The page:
Monday is never an easy day. But there’s something special about a Monday morning when you get to come and write: “Neighbors Ignore Screams As NYC Woman is Stabbed to Death.” On one hand, at least I’m not responsible for the post headline: “Neighbors Ignore Cries of Slain Gal” (Gal? GAL? She’s been stabbed 12 times and dies and she’s a slain gal? It’s like, the Post couldn’t think of witty headline so they tried to use a cutsy term. Nice job, Post. But I digress.) On the other hand, as a Beyond the Headlines writer, I am responsible for giving this story some kind of greater meaning.
So, of course, to put this story in perspective, we’ve got to talk about Slain Sixties Gal (I know, I could work for the Post!) Kitty Genovese. Kitty was also stabbed to death in Queens, (March 13, 1964) and in her case, she was attacked 3 times and not one of 38 neighbors who witnessed the event helped her out. In the case of the woman this weekend, neighbors shiftily explained that they thought she was drunk, and didn’t want to bother getting help. In the Genovese case, neighbors were more honest, essentially saying, “it’s not my problem.”
When Kitty Genovese died, there was outrage and horror among the American public. If you took Psych 101 in college, you learned about Genovese Syndrome (also known as Bystander Apathy.) But my guess is that much like Ebony Garcia’s neighbors, very few people will react strongly to her death. I don’t think that this time around, people are going to think it’s all that bad. The moral is kind of: Ignore a dying person once, and it’s shocking, but ignore another dying person, and it becomes the norm.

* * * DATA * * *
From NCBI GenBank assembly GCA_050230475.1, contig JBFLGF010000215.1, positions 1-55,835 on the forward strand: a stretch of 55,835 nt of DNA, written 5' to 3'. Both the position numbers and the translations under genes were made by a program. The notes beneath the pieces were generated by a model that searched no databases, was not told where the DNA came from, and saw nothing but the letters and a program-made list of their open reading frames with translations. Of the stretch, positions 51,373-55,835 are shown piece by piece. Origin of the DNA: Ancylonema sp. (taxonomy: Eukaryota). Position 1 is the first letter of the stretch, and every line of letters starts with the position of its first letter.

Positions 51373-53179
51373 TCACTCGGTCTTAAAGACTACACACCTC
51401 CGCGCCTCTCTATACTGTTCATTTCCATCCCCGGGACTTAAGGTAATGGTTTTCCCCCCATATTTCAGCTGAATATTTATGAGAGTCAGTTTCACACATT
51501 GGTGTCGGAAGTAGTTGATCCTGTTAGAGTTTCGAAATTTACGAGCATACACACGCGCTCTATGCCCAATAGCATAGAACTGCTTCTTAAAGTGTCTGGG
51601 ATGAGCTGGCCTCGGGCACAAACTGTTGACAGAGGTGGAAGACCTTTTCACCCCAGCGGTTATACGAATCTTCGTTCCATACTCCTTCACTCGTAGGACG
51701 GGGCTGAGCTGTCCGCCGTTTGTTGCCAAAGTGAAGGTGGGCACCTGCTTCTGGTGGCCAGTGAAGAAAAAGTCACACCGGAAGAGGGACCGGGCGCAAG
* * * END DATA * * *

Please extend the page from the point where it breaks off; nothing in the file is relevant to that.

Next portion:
I’m not sure how how the world has changed (I don’t want to say nastier, harsher, more cynical, more selfish, though I’m tempted) but I think it has. For example, one of Kitty Genovese’s friends made a statement accusing neighbors of letting Kitty die. But Garcia’s cousin seemed to still be begging for understanding, talking about how Ebony really was a nice, smart girl and had just gotten herself in a bad situation. In other words, they were taken the judgments made against Garcia for granted.
Let’s be honest here. The neighbors were thinking, that girl has gotten herself into trouble and is screwed up. Just because she’s made mistakes and put herself in danger doesn’t mean I should, too. Maybe there’s even a sense of satisfaction: that girl is getting what she deserves. And instead of saying, “let’s show a little charity and benovolence,” Garcia’s family is saying: no, really she didn’t deserve this.
Once, maybe in 1964, we took it for granted that we’d help one another. And if we didn’t, it was a shock. But, now, the world is a little more cutthroat, and everyone seems a bit more entitled to look after their own interests.